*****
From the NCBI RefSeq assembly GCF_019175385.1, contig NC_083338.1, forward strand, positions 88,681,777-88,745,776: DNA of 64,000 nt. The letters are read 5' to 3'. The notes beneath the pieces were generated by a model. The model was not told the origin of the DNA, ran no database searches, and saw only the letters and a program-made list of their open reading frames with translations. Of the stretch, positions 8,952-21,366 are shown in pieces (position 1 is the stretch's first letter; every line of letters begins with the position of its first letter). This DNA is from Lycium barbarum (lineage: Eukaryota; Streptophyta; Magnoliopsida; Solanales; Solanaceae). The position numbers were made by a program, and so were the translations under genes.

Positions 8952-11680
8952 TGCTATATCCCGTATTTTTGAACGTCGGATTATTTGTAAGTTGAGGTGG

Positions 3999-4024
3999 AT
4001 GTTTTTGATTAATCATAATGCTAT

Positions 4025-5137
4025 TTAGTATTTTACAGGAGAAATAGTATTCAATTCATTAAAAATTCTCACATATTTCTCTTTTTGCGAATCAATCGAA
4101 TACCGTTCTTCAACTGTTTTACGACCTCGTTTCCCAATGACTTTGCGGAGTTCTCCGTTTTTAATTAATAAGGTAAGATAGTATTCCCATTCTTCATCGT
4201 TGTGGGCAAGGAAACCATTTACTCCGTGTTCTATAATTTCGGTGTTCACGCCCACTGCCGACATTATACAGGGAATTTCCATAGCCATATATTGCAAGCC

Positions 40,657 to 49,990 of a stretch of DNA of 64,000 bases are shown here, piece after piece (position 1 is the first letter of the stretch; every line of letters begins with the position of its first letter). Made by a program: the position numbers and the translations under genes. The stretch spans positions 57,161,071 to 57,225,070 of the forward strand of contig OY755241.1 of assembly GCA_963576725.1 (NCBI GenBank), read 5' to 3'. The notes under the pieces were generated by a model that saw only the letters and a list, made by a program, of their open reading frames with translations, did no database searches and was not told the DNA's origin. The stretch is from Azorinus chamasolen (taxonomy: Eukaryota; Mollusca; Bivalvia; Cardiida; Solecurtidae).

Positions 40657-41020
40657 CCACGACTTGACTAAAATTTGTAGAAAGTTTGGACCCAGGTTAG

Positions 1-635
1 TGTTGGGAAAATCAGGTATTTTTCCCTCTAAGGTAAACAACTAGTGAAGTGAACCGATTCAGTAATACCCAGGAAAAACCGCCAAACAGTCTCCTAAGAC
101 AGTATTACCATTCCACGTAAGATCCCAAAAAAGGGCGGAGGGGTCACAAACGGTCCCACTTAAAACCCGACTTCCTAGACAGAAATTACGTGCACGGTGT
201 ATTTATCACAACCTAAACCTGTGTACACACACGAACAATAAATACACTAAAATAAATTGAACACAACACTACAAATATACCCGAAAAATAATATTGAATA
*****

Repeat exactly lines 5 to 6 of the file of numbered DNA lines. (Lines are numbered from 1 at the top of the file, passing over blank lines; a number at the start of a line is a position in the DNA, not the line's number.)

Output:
3999 AT
4001 GTTTTTGATTAATCATAATGCTAT